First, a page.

Context: Meanwhile outside the restaurant Tim runs into his friend Mahesh, who has brought along his friend Mujib and his son Puppu.
टिम - नमस्ते महेश जी, आप कैसे हैं?
महेश - नमस्ते टिम जी, मैं ठीक हूँ।
टिम - ये कौन हैं ?
महेश - ये मुजीब अनसारी हैं ।
टिम - अस्सलाम अलैकुम मुजीब साहब, क्या हाल है?
मुजीब - वालैकुम अस्सलाम टिम साहब, सब ठीक है।
Tim - Greetings Mr Mahesh, how are you?
Mahesh - Greetings Mr Tim, I’m fine. Whose this?
Mahesh - This is Mujib Ansari.
TIm - Greetings Mr Mujib, how are you?
Mujib - Greetings Mr Tim, everything’s fine.
Greeting in North India normally relate to religious and group identities.
नमस्ते, and नमस्कार These are both Sanskrit words and derive from a root which means ‘to bow’ and basically mean I honour you. Some people regard नमस्कार as more formal than नमस्ते. There are no separate Hindi words for hello and goodbye, you can say नमस्ते both when you meet someone and when you leave them. It also does not matter what time of day it is, you still greet people by saying नमस्ते whether it is day or night. In most cases as a Hindi learner adopting नमस्ते as a form of greeting will be found to work quite well, as many Indians have come to expect foreigners to know this greeting.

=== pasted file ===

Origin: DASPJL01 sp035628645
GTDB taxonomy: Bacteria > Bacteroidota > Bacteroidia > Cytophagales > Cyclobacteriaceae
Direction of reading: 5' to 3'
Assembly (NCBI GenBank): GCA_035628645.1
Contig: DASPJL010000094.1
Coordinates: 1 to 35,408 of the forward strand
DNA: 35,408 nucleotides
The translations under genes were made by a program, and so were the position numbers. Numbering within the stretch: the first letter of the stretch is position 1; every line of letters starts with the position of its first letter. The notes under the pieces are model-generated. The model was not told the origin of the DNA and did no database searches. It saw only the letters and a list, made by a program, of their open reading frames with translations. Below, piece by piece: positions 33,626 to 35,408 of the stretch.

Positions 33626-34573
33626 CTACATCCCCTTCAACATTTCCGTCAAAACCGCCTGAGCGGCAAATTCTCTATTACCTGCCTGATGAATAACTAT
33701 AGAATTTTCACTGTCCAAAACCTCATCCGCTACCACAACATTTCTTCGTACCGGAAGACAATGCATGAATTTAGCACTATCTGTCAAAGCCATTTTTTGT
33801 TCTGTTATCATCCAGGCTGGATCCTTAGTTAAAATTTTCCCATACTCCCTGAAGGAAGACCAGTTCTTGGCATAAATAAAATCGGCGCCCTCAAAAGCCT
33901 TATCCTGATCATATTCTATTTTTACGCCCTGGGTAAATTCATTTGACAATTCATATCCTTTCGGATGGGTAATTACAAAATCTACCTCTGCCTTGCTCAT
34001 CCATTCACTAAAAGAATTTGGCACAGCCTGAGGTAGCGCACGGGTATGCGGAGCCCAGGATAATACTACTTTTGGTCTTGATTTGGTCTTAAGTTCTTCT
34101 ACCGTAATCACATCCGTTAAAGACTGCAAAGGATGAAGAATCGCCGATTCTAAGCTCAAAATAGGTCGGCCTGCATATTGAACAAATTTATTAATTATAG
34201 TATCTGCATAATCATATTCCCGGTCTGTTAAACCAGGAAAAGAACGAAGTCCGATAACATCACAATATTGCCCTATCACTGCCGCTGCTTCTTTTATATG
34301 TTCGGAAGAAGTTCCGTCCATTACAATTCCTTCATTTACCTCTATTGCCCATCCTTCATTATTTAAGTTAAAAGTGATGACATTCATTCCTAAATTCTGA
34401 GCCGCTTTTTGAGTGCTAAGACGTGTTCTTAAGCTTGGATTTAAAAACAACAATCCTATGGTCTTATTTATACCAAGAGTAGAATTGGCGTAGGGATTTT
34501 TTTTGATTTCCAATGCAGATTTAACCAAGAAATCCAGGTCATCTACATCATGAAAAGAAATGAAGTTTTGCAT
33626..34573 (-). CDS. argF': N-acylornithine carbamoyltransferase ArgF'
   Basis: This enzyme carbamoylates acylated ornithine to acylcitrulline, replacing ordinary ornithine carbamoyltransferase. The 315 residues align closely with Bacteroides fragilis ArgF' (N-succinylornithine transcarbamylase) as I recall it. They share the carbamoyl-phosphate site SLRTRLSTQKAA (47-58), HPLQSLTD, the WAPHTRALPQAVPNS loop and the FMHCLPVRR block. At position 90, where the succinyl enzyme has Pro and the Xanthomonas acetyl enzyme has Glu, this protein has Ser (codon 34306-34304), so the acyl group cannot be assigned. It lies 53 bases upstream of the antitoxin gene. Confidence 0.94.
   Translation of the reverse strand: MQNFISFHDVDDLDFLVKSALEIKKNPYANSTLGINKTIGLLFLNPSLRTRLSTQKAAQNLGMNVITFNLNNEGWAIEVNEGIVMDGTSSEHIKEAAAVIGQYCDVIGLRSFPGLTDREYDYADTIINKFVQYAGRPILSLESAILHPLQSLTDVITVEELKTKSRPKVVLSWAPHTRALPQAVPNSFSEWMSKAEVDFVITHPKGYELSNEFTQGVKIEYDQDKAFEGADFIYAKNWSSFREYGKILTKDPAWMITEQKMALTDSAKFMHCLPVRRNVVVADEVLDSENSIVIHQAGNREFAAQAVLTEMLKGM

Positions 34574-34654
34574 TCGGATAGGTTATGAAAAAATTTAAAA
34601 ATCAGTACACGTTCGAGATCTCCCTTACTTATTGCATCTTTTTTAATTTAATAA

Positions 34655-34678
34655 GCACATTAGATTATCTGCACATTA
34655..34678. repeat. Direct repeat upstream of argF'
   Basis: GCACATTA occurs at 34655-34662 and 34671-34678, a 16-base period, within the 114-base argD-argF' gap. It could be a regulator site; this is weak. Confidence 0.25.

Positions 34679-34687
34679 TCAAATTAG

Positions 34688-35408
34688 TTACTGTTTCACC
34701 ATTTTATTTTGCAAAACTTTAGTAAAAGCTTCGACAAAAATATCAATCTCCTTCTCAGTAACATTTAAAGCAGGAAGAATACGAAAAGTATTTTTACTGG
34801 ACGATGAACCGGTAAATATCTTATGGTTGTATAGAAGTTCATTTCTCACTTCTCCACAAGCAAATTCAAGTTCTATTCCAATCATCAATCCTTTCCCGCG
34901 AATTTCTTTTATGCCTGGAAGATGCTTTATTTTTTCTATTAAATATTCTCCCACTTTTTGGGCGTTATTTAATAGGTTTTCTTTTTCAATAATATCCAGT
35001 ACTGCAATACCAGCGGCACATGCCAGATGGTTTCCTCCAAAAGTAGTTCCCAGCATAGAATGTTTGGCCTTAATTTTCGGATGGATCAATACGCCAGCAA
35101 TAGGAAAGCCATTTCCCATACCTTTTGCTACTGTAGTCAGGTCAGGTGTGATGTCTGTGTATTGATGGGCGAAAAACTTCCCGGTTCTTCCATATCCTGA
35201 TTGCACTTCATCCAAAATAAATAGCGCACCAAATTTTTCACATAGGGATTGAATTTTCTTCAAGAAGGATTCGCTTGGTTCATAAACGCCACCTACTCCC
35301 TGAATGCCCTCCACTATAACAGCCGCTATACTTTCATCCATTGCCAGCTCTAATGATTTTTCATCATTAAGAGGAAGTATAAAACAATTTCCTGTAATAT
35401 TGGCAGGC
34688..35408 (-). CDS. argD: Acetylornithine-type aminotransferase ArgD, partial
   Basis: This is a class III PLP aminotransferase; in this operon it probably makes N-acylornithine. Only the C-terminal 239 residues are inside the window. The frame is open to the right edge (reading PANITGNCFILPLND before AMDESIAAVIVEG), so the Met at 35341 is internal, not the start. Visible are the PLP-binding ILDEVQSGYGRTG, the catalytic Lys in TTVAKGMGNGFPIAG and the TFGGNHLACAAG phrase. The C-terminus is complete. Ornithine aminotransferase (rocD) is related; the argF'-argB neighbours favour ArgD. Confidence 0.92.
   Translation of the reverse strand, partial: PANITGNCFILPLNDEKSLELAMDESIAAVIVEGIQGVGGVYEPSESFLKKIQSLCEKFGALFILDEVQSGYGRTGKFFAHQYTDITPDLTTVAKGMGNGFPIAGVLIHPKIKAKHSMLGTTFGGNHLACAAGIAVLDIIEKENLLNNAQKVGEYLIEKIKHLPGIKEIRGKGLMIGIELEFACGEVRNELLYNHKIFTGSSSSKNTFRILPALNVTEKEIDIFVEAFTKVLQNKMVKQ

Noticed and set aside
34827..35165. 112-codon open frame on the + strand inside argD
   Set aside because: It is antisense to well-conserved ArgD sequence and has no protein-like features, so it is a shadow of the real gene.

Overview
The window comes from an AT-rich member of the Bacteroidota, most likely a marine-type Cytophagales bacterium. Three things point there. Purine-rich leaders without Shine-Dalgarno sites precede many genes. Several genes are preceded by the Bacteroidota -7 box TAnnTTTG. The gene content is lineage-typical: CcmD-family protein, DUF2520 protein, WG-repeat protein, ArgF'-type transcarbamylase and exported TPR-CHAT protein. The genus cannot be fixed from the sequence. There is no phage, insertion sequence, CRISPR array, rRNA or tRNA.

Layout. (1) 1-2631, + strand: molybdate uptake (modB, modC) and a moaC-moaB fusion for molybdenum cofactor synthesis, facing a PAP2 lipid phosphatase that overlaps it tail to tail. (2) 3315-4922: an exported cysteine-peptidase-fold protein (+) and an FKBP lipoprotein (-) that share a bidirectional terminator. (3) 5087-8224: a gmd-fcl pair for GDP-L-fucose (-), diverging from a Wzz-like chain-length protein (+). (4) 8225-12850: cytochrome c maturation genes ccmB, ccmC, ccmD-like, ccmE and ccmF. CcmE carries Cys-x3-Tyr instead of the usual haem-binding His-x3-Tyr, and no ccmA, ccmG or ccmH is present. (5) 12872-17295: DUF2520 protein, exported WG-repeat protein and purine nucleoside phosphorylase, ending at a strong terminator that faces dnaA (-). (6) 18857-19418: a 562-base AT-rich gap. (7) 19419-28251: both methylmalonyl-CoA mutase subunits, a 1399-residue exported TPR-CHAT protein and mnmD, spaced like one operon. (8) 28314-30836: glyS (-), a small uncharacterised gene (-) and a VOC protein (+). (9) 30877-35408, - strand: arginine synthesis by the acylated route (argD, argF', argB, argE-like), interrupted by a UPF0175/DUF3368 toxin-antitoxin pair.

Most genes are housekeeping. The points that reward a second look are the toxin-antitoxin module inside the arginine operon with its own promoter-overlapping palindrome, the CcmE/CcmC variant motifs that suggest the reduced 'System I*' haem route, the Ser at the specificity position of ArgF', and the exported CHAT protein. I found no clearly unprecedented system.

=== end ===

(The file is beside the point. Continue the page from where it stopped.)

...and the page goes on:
अस्सलाम अलैकुम peace be upon you. This is the form of greeting preferred by many Muslims in India today to which the reply is वालैकुम अस्सलाम and on you be peace. On parting Muslims often say ख़ुदा हाफ़िज़ God be with you (or: May God protect you).
आदाब अर्ज़ respect to you. This is another popular form of greetings amongst Muslims in South Asia and is often accompanied by a gesture in which the right hand is held up to the heart.
सत सिरी अकाल Truth is the immortal Lord. This is the greeting preferred amongst the Sikh community. Like नमस्ते it is used at all times of the night and day for both meeting and parting.
हेल्लो hello and हाई hi These are greetings preferred by many younger Indians.